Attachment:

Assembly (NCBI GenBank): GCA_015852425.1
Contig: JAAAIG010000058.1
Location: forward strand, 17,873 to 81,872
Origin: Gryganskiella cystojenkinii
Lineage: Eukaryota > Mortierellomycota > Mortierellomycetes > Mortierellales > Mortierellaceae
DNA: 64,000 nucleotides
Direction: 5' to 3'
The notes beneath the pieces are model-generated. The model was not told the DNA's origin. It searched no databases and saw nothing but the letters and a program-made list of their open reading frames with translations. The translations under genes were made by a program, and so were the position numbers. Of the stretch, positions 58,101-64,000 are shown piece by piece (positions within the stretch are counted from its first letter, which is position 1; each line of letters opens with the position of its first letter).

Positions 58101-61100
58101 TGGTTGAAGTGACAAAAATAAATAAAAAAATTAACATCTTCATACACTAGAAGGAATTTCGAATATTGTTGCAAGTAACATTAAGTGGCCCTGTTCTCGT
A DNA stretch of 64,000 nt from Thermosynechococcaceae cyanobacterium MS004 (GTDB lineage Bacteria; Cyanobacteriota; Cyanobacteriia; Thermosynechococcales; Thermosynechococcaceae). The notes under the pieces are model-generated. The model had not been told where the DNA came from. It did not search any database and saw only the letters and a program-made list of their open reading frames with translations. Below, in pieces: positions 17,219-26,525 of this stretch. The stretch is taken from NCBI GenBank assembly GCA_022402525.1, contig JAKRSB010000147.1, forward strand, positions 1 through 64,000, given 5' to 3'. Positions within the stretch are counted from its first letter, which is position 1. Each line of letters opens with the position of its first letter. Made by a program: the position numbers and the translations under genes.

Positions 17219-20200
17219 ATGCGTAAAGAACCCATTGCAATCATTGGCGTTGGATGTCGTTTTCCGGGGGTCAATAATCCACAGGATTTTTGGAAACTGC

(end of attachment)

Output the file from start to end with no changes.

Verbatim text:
Assembly (NCBI GenBank): GCA_015852425.1
Contig: JAAAIG010000058.1
Location: forward strand, 17,873 to 81,872
Origin: Gryganskiella cystojenkinii
Lineage: Eukaryota > Mortierellomycota > Mortierellomycetes > Mortierellales > Mortierellaceae
DNA: 64,000 nucleotides
Direction: 5' to 3'
The notes beneath the pieces are model-generated. The model was not told the DNA's origin. It searched no databases and saw nothing but the letters and a program-made list of their open reading frames with translations. The translations under genes were made by a program, and so were the position numbers. Of the stretch, positions 58,101-64,000 are shown piece by piece (positions within the stretch are counted from its first letter, which is position 1; each line of letters opens with the position of its first letter).

Positions 58101-61100
58101 TGGTTGAAGTGACAAAAATAAATAAAAAAATTAACATCTTCATACACTAGAAGGAATTTCGAATATTGTTGCAAGTAACATTAAGTGGCCCTGTTCTCGT
A DNA stretch of 64,000 nt from Thermosynechococcaceae cyanobacterium MS004 (GTDB lineage Bacteria; Cyanobacteriota; Cyanobacteriia; Thermosynechococcales; Thermosynechococcaceae). The notes under the pieces are model-generated. The model had not been told where the DNA came from. It did not search any database and saw only the letters and a program-made list of their open reading frames with translations. Below, in pieces: positions 17,219-26,525 of this stretch. The stretch is taken from NCBI GenBank assembly GCA_022402525.1, contig JAKRSB010000147.1, forward strand, positions 1 through 64,000, given 5' to 3'. Positions within the stretch are counted from its first letter, which is position 1. Each line of letters opens with the position of its first letter. Made by a program: the position numbers and the translations under genes.

Positions 17219-20200
17219 ATGCGTAAAGAACCCATTGCAATCATTGGCGTTGGATGTCGTTTTCCGGGGGTCAATAATCCACAGGATTTTTGGAAACTGC